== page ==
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Camping

Established Camping

Big Bend Backcountry Camping — Big Bend National Park

Warning 2 Alerts are In Effect

There are 2 alerts for this campground. Camp safely!

Fall is the season where bears become very focused on finding food to gain fat storage to survive winter. Visitors have recently reported black bears entering Chisos Mountains campsites while visitors were present. Please remember the following when camping in bear country: <ul> <li>Keep a clean camp.</li> <li>Store food, cooking equipment, and scented items in bear boxes when not in use.</li> <li>Do not leave water out unattended.</li> <li>Collapse your tent during the day if you are not in the campsite.</li> <li>If a bear approaches you:</li> <ul> <li>Group together and pick up small children.</li> <li>Stand tall, appear large, wave arms or jacket.</li> <li>Scare the bear away by shouting and throwing small sticks or rocks.</li> <li>Fight back aggressively if the bear attacks.</li> </ul> </ul>

This is the season bears begin avtively foraging to put on weight for the upcoming season. Visitors have recently reported black bears entering Chisos Mountains campsites while visitors were present. Please remember the following when camping in bear country: <ul> <li>Keep a clean camp.</li> <li>Store food, cooking equipment, and scented items in bear boxes when not in use.</li> <li>Do not leave water out unattended.</li> <li>Collapse your tent during the day if you are not in the campsite.</li> <li>If a bear approaches you:</li> <ul> <li>Group together and pick up small children.</li> <li>Stand tall, appear large, wave arms or jacket.</li> <li>Scare the bear away by shouting and throwing small sticks or rocks.</li> <li>Fight back aggressively if the bear attacks.</li> </ul> </ul>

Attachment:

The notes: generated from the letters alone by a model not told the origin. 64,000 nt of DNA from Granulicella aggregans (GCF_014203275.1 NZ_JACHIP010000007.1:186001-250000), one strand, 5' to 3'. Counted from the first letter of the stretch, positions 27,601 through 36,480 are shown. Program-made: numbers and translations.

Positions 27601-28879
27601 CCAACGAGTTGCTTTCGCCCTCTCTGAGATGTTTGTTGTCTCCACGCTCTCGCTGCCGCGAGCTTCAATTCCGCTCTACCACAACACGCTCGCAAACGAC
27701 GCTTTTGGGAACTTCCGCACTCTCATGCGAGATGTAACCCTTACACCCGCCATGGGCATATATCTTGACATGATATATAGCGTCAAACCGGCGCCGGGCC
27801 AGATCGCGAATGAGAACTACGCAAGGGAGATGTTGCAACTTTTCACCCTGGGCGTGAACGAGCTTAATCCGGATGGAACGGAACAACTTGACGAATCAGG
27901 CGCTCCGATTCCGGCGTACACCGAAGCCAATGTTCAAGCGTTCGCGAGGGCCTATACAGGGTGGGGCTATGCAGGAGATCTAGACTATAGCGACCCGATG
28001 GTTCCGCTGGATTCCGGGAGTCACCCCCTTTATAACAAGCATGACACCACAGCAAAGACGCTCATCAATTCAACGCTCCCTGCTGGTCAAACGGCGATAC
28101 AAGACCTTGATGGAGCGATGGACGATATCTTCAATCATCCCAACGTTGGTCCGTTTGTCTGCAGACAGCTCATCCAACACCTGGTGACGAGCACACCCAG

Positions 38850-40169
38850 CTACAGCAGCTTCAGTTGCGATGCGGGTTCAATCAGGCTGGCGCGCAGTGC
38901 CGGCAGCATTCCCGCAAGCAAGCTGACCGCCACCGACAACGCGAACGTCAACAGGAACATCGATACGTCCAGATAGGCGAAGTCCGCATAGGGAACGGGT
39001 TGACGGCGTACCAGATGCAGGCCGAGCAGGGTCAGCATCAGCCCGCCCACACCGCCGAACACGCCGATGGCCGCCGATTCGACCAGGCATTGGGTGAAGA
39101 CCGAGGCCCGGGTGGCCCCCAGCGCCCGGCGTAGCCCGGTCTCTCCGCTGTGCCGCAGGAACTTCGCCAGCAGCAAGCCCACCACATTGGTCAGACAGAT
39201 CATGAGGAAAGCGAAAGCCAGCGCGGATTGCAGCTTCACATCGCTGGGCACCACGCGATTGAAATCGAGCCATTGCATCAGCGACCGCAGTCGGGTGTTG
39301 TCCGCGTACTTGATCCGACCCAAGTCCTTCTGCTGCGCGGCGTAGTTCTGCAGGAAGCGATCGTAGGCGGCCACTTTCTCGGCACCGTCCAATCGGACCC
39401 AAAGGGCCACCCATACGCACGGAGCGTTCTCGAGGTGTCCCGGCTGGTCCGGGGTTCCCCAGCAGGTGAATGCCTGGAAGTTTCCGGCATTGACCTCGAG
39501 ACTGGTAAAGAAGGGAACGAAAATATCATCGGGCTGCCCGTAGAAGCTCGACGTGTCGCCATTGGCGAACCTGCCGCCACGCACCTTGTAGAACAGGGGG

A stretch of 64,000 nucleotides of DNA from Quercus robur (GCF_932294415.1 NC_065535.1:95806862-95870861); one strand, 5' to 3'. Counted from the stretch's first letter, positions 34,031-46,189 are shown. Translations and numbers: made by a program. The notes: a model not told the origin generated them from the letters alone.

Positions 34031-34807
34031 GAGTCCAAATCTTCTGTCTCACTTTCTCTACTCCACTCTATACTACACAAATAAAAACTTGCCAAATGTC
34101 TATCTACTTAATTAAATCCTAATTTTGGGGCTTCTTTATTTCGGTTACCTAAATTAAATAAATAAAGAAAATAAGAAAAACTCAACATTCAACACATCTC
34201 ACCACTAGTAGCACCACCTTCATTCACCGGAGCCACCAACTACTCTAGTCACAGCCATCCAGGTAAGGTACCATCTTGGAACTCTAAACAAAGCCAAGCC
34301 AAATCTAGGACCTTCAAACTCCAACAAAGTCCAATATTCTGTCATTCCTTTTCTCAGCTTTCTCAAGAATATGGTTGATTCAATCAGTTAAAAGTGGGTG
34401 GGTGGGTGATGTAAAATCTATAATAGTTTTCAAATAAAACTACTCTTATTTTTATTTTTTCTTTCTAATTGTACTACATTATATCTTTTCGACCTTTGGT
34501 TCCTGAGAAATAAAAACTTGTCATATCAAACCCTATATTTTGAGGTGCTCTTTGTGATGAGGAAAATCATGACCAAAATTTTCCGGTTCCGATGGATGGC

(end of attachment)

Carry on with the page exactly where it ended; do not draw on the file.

About

National Park Service

Big Bend National Park

Overview

Big Bend's vast undeveloped areas provide excellent opportunities for backcountry experiences if you seek solitude, wilderness, and adventure!__The backcountry sites listed here are primitive backcountry road campsites and primitive backpacking sites in the Chisos Mountains. All are designated sites located in remote locations. Campers must be self-sufficient.__Visit the park's Backcountry Use web page to learn about proper planning and trip preparation for this remote area. Backcountry Regulations are strictly enforced.______ These are primitive sites and do not offer water, electricity, toilet access, or any amenities.__ Primitive Chisos campsites are BACKPACK-ONLY campsites with NO vehicle access. Campsites are from 1-6 miles (1.6 to 10 km) from the trailhead.__Maximum group size is 15 people. Overnight backpackers may park in the large amphitheater lot adjacent to the Chisos Basin Campground. Most primitive roadside campsites require a high clearance vehicle. The park highly recommends a four wheel drive vehicle. Road conditions can change quickly.__High clearance vehicles are defined as an SUV or truck with at least 15 inch (38 cm) tire rims AND at least 8 inches (20 cm) of ground clearance from the lowest point of the frame, body, or suspension.__